Georgia DOT held a public open house this spring to present the future Bethlehem Road exit. The state shared their response letter on June 13. Less than 100 residents submitted comments about the project.
The state received 74 comments. Of those who commented, 32 were in support of the project and 16 opposed. 14 respondents were uncommitted and 12 expressed conditional support.
Bethlehem Road Exit
The Georgia Department of Transportation is planning to construct a new interstate exit at I-75 and Bethlehem Road. This would be exit 214 between Locust Grove and McDonough. The state unveiled the project concept layout during an open house this spring. The concept layout includes the following:
- construct a new four-lane roadway south of the existing Bethlehem Road, between Greenwood Industrial / Lester Mill Road and SR 42,
- build a new interstate exit from I-75 to the new road, and
- construct four new roundabouts as part of the project: Bethlehem at Greenwood / Lester Mill, the I-75 off ramps and Bethlehem Road west of SR 42.
The state accepted public comment in March and April about the project. They have now shared their response to the I-75 at Bethlehem Road comments received.
State Response to Comments
The state DOT published a letter summarizing the comments received. Below are some excerpts. Comments have minor edits for clarity and length.
Will Bethlehem Road remain along with the New Bethlehem Road, or will the old road be demolished altogether?
Portions of the existing Bethlehem Road would be left in place. The project proposes cul-de-sacs in three locations along existing Bethlehem Road. They are located just west of Academic Parkway and on either side of I-75. The project would remove portions of Bethlehem Road no longer accessible. Bethlehem Road would remain accessible through realigned Price Drive on the west side of I-75 and through the proposed roundabout on the east side of I-75.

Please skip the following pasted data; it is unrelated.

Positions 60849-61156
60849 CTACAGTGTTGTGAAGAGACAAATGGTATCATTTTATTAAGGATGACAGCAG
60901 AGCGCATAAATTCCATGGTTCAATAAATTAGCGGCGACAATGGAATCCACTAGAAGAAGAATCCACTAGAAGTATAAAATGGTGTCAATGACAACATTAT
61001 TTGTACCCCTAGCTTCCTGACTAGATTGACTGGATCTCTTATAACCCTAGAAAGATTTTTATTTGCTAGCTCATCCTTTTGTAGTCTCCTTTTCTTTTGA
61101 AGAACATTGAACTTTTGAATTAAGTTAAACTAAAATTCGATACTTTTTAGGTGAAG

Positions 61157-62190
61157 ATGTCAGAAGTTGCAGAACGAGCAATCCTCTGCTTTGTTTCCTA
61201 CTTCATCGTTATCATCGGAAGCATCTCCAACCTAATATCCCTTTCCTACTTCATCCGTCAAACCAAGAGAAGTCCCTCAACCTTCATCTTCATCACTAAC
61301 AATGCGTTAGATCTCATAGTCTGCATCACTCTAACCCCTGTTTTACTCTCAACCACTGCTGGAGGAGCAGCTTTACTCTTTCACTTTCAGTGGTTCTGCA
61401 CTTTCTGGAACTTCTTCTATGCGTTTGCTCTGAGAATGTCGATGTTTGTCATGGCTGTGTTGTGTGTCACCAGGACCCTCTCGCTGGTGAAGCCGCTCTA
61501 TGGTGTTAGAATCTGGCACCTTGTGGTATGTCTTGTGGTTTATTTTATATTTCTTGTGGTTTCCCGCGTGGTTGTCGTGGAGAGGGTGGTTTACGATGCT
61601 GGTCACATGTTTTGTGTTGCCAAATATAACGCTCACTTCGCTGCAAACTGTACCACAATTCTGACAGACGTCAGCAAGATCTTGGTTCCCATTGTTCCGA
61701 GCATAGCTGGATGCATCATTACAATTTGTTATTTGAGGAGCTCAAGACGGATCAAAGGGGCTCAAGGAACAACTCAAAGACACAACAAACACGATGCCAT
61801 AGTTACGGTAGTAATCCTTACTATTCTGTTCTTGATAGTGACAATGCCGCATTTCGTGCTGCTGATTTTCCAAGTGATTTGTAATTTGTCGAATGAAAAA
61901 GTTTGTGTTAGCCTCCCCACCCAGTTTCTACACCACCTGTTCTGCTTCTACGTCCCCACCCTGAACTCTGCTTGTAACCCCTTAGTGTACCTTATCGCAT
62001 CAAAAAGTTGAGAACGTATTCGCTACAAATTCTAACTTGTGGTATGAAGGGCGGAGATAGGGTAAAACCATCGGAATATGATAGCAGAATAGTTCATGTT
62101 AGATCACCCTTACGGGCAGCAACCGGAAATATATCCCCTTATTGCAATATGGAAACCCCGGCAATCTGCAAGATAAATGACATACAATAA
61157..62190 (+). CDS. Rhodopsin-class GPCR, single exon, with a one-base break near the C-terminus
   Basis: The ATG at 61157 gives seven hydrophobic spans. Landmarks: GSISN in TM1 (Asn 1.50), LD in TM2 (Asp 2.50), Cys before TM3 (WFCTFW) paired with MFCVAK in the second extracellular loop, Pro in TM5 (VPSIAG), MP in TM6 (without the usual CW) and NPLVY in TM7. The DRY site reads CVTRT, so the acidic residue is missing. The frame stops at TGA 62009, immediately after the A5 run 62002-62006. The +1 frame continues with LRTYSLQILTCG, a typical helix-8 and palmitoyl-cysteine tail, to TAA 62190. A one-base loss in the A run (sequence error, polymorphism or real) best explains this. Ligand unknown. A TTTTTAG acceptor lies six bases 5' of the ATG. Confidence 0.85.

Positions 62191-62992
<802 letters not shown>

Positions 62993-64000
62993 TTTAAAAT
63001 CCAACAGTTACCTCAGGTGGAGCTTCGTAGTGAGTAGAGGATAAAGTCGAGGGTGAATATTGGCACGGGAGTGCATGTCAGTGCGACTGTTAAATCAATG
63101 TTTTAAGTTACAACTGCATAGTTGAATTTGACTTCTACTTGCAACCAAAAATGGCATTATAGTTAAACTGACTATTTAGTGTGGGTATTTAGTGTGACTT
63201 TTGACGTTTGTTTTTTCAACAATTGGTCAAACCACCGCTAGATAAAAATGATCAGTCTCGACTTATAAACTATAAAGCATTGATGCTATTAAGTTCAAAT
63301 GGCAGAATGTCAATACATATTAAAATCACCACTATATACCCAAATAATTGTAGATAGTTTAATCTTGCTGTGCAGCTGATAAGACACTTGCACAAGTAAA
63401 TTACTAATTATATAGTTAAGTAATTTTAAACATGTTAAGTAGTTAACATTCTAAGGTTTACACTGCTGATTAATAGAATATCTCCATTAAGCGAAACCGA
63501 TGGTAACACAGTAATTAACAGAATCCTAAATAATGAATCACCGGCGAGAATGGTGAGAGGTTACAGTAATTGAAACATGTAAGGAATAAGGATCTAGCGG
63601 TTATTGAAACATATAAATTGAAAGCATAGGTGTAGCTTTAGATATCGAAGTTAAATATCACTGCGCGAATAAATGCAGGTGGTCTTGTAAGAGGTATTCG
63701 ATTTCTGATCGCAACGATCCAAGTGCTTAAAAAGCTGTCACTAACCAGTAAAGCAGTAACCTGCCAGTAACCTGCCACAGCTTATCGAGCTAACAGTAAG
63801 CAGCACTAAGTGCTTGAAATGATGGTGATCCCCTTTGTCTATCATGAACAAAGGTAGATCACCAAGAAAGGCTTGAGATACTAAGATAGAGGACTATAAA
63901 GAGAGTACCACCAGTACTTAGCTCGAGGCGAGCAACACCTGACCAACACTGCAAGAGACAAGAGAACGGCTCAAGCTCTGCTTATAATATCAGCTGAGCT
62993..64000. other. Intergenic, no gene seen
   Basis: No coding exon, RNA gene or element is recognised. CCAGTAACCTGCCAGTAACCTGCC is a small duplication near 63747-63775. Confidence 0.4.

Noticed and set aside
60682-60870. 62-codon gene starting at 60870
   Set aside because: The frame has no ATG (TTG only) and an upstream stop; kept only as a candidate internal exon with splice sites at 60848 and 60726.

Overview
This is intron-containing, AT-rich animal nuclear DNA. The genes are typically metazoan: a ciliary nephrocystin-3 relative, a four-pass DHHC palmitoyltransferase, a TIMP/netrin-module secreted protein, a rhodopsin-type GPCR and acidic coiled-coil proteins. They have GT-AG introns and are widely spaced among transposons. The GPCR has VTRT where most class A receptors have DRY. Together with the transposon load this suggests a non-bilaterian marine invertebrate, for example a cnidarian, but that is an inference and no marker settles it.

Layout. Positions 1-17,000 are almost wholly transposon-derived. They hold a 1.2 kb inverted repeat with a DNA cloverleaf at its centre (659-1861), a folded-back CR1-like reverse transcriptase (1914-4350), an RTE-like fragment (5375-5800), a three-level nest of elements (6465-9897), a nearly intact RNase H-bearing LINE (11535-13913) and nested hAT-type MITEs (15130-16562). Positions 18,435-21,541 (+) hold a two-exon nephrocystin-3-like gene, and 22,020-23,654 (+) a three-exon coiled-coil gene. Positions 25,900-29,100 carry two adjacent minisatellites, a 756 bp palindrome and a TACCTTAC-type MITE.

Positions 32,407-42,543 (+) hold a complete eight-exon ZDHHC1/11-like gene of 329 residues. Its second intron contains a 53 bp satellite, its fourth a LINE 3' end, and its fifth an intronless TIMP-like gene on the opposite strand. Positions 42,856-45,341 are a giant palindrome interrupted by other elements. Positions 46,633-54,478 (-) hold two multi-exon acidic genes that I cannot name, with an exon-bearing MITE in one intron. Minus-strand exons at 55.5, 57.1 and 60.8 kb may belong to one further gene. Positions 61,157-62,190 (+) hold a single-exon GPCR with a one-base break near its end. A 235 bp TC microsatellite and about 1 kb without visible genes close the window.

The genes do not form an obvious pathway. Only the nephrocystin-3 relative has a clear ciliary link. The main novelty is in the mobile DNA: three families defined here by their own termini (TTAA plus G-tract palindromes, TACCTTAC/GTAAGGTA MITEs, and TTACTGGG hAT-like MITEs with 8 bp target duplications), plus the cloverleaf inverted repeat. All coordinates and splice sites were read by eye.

How long will construction last? When will it begin?
Construction of the new exit will last an estimated 36 months. Work is presently slated to begin in 2025.
Has Georgia DOT considered other interchange configurations, such as a cloverleaf interchange?
Yes, the state evaluated other interchange options such as a cloverleaf, traditional diamond and diverging diamond layouts. The roundabout interchange type provides the best traffic operations while also minimizing project construction costs and impacts to adjacent properties. A cloverleaf configuration would require a significantly larger project footprint, which would increase property and environmental impacts, and increase cost. Finally, a cloverleaf design would increase the complexity of accommodating the future commercial vehicle lane (CVL) project.
Are trucks going to be required to use this interchange?
Trucks would not be required to use this interchange. The proposed interchange is being designed to accommodate the proposed CVL project. It will provide direct access from the CVLs to New Bethlehem Road. However, trucks can also continue to travel north along I-75 via the CVL or general-purpose lanes.
How will this project affect I-75?
The proposed project would construct on and off-ramps to and from I-75 as part of the proposed interchange; however, I-75 would continue to function as it currently exists today with three, general purpose lanes in both the northbound and southbound directions. In 2032, the proposed CVL project would be open to traffic, to provide two, barrier-separated, commercial vehicle-only lanes northbound along I-75 from the I-475 / I-75 Interchange near Macon to the McDonough area.